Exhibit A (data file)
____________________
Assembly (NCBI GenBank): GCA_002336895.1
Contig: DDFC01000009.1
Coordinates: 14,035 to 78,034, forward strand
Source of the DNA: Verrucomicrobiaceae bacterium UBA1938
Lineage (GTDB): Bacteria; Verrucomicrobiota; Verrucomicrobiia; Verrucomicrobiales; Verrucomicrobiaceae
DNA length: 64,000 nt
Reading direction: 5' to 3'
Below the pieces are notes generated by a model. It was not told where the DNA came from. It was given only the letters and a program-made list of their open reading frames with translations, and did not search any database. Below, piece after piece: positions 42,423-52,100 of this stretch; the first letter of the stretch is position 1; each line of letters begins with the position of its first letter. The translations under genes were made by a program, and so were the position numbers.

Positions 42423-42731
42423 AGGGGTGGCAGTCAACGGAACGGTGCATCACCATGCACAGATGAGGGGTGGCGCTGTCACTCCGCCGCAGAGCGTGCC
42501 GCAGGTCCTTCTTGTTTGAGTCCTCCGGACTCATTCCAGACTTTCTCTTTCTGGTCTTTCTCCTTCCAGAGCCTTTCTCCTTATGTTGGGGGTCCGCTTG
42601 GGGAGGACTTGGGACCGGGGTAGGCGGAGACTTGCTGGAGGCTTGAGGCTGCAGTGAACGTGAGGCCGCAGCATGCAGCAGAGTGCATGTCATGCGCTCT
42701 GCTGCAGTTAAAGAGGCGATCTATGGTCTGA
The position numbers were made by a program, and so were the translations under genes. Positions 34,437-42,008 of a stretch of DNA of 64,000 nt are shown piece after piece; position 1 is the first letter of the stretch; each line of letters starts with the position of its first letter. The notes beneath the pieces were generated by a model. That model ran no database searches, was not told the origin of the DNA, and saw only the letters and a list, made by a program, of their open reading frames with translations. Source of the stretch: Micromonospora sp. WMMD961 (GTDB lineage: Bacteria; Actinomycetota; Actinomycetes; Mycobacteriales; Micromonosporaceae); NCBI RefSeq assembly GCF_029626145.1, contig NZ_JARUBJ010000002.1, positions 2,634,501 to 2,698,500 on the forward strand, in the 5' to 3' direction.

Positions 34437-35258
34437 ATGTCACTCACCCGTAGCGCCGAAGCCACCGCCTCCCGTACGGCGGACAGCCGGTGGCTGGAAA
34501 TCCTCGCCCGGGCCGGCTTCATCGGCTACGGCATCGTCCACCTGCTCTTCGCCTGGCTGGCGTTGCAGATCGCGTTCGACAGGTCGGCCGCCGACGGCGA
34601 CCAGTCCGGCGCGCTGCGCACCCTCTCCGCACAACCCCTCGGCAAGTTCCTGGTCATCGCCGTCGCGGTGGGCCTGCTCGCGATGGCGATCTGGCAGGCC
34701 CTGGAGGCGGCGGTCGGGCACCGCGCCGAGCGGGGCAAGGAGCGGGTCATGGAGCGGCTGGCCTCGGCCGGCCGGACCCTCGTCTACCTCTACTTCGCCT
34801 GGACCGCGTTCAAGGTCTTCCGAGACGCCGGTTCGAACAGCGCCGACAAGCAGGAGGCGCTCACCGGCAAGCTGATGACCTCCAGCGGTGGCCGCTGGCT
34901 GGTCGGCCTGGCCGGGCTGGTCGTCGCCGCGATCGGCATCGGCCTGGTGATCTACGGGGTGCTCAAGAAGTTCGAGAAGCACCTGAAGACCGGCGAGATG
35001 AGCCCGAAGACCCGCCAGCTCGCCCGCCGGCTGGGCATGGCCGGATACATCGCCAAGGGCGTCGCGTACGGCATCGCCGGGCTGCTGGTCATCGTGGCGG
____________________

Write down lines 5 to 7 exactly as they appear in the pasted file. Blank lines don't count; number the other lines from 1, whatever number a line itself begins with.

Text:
Lineage (GTDB): Bacteria; Verrucomicrobiota; Verrucomicrobiia; Verrucomicrobiales; Verrucomicrobiaceae
DNA length: 64,000 nt
Reading direction: 5' to 3'